I Am Able

 

These veterans risked it all for their country. Now, the SD Gunner Fund is providing a bridge back to civilian society where Veteran's Affairs and conventional therapies fall short.

K​inard had put in 87,000 miles in Iraq as the gunner in his unit’s Humvee, a vulnerable job in a vulnerable vehicle, but he felt blessed. Then, on combat patrol, his Humvee was hit by an IED blast. The explosion ripped off his .50 caliber machine gun, the metal searing into his chest and head. He was flung 50 feet down the road.

Kinard suffered a severe traumatic brain injury that left him with chronic nerve pain, bouts of blindness, memory loss and PTSD•and that’s the short list. He started falling into a dark hole of depression.

Enter Britnee Kinard, 36, the entrepreneurial wife of Cpl. Kinard and founder of the Service Dog (SD) Gunner Fund, born out of desperation and magnanimity. The nonprofit trains service and therapy dogs for disabled vets and kids with special needs.

“At the time I was losing my husband. He never wanted to leave the house, the blinds stayed shut and he gained over 50 pounds – everything was falling apart,” Britnee says. “I needed to come up with something that would save him and others like our friend who committed suicide.” A disabled veteran of the war in Iraq, the Kinard’s friend took his life two weeks after a veterinarian repossessed his service dog because he couldn’t pay his bills. Service dogs provide a bridge back to civilian society from the oftentimes-brutal hell of war.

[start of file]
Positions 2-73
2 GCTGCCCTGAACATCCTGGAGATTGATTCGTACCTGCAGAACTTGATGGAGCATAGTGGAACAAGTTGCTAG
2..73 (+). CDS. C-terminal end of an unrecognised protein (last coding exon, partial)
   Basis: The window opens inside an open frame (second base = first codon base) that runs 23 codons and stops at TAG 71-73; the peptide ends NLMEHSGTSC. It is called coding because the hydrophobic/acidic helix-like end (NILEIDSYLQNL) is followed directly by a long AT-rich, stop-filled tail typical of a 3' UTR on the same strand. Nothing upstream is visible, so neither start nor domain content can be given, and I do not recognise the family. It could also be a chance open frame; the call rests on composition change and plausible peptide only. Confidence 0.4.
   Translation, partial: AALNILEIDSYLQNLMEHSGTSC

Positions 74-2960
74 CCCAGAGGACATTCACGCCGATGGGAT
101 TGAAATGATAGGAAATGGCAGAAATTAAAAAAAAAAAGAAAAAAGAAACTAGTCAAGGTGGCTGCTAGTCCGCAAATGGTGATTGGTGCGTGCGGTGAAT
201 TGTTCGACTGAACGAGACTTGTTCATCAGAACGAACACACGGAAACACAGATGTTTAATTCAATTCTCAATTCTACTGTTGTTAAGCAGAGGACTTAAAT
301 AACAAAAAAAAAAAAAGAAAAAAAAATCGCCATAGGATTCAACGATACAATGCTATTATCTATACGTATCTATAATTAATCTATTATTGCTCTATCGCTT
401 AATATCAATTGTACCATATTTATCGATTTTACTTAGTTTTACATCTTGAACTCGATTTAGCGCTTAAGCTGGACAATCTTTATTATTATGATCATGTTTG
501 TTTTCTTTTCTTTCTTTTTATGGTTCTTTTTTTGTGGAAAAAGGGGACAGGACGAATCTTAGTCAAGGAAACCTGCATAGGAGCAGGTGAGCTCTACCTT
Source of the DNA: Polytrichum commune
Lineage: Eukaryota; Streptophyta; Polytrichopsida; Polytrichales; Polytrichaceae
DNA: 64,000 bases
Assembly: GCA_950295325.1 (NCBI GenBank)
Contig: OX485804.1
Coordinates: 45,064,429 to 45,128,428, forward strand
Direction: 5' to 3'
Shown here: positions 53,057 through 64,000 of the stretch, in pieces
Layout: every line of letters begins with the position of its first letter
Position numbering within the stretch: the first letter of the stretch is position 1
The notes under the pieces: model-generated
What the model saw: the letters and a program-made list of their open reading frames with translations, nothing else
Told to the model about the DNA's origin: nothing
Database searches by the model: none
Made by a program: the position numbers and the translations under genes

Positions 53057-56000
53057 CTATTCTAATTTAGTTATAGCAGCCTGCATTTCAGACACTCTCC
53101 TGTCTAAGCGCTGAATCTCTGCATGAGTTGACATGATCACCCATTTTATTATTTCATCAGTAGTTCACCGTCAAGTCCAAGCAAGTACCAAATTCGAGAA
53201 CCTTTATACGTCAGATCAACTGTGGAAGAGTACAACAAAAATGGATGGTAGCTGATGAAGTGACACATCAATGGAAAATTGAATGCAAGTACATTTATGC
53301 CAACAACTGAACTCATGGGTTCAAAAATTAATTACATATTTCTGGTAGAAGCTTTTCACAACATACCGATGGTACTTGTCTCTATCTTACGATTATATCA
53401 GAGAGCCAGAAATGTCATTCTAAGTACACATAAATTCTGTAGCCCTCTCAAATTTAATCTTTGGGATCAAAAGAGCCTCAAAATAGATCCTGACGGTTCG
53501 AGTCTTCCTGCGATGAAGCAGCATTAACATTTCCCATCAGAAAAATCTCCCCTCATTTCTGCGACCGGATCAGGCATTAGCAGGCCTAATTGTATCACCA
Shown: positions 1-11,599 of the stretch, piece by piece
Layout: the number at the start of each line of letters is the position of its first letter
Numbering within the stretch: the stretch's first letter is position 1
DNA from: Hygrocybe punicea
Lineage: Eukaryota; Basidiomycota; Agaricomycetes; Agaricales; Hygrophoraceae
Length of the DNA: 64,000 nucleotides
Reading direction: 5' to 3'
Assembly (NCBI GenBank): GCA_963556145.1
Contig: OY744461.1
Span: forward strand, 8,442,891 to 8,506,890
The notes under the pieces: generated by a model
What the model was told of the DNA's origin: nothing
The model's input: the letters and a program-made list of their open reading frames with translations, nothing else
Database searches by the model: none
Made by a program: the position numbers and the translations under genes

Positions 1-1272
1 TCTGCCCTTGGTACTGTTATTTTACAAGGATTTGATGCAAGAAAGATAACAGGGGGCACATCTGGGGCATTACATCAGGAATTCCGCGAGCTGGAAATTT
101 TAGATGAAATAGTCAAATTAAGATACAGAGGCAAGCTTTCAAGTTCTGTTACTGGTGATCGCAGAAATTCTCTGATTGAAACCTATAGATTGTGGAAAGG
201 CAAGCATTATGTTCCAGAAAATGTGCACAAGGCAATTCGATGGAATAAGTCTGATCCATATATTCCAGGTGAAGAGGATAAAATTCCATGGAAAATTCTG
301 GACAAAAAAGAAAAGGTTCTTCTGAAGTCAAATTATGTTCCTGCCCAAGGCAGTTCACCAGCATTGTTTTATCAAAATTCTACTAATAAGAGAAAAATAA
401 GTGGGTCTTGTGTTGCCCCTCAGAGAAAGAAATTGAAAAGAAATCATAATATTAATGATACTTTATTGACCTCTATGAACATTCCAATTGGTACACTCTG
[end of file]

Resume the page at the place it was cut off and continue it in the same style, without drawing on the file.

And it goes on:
After a two-year battle and multiple trips to Washington, Britnee convinced the Veterans Administration to reimburse the $15,000 cost
of training her husband’s service dog, Gunner, a Great Pyrenees.

“When I first got Gunner,” Kinard says, “I was skeptical about the whole service dog thing. I thought he was going to be a hassle. I didn’t realize he would become my savior, my heartbeat. Without him, my life doesn’t exist. He’s the blood that pumps through my veins.”

Top leaders in the Pentagon have acknowledged the high rate of suicide among veterans and spend heavily to try and reduce it through new research, programs and therapies. But basic questions about which vets are most at risk and how best to help them are still unanswered.

The idea of going beyond prescriptions•and especially beyond opioid painkillers to treat the chronic wounds of war•has been a key focus of the VA. Today, 652 disabled veterans receive benefits for the care of service dogs, but the VA
could do better.

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